Broadcasters scored a major victory against the FCC on Monday, as a three-judge panel of the Second Circuit Court of Appeals struck down a 2006 ruling in which the FCC determined that the Fox television network had violated the agency’s indecency rules in airing unscripted profanity during live telecasts of the Billboard Music Awards in 2002 and 2003.
The 2-1 decision puts a halt to an FCC crusade against obscenity that gained momentum in 2004 when the agency declared that an expletive uttered by U2 singer Bono during an NBC broadcast of the Golden Globe Awards violated indecency standards. Although the FCC declined to fine NBC for that incident, the FCC has used the Bono decision as the basis for subsequent indecency orders that include the 2006 ruling against the Fox network. In holding Fox accountable for indecency, the FCC found that utterances of the f-word and the s-word on live television imply sexual or excretory activity in a manner that is prohibited under the FCC’s rules. Arguing that the utterances in question were fleeting and that the remarks delivered within the context of an awards show did not refer to sexual or excretory actions, Fox—with the backing of the NBC, CBS, and ABC networks—challenged the FCC’s ruling on grounds that it constituted censorship that violates the right to free speech. Siding with Fox, the court struck down the FCC’s ruling, declaring that “the FCC’s new policy regarding ‘fleeting expletives’ fails to provide a reasoned analysis justifying its departure from the agency’s established practice.”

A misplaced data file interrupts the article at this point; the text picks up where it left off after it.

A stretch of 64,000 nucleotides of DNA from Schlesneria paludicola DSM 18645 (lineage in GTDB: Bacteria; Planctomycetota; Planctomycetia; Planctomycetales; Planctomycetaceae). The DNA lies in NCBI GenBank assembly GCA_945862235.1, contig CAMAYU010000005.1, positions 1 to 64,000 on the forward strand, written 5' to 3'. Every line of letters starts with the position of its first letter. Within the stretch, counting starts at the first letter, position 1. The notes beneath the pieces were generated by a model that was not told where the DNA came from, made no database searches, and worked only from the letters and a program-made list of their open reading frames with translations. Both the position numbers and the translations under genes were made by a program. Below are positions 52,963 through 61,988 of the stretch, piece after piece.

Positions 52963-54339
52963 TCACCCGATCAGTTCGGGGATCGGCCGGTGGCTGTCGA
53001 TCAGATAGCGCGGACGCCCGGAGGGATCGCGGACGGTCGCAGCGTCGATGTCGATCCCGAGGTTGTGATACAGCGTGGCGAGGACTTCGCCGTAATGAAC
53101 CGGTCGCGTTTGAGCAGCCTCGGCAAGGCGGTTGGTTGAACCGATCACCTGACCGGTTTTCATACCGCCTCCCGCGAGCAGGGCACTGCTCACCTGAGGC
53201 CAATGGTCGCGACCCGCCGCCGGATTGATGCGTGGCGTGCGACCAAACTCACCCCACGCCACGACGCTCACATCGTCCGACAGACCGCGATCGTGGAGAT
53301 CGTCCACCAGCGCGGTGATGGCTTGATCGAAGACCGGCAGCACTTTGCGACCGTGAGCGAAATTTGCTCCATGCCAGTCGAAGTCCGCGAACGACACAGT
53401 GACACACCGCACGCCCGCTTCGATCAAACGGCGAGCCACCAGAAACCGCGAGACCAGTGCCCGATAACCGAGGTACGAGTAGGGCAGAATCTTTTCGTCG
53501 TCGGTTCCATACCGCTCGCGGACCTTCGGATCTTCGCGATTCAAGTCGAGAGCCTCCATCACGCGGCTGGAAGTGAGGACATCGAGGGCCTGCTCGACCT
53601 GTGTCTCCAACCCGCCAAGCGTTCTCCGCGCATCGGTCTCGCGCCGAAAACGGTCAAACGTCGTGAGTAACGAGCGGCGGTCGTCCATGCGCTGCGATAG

Even as it ordered the FCC to rewrite its indecency policy, the court expressed doubt that the FCC would be able to “adequately respond to the constitutional and statutory challenges raised by the networks.” Praising the court’s decision, Fox observed that “viewers should be allowed to determine for themselves and their families, through the many parental control technologies available, what is appropriate viewing for their home.” Hinting at a possible appeal to the Supreme Court or before the full en banc panel of appeals court judges, FCC Chairman Kevin Martin lamented: “if we can’t restrict use of the [f- and s-words] during prime time, Hollywood will be able to say anything they want, whenever they want.”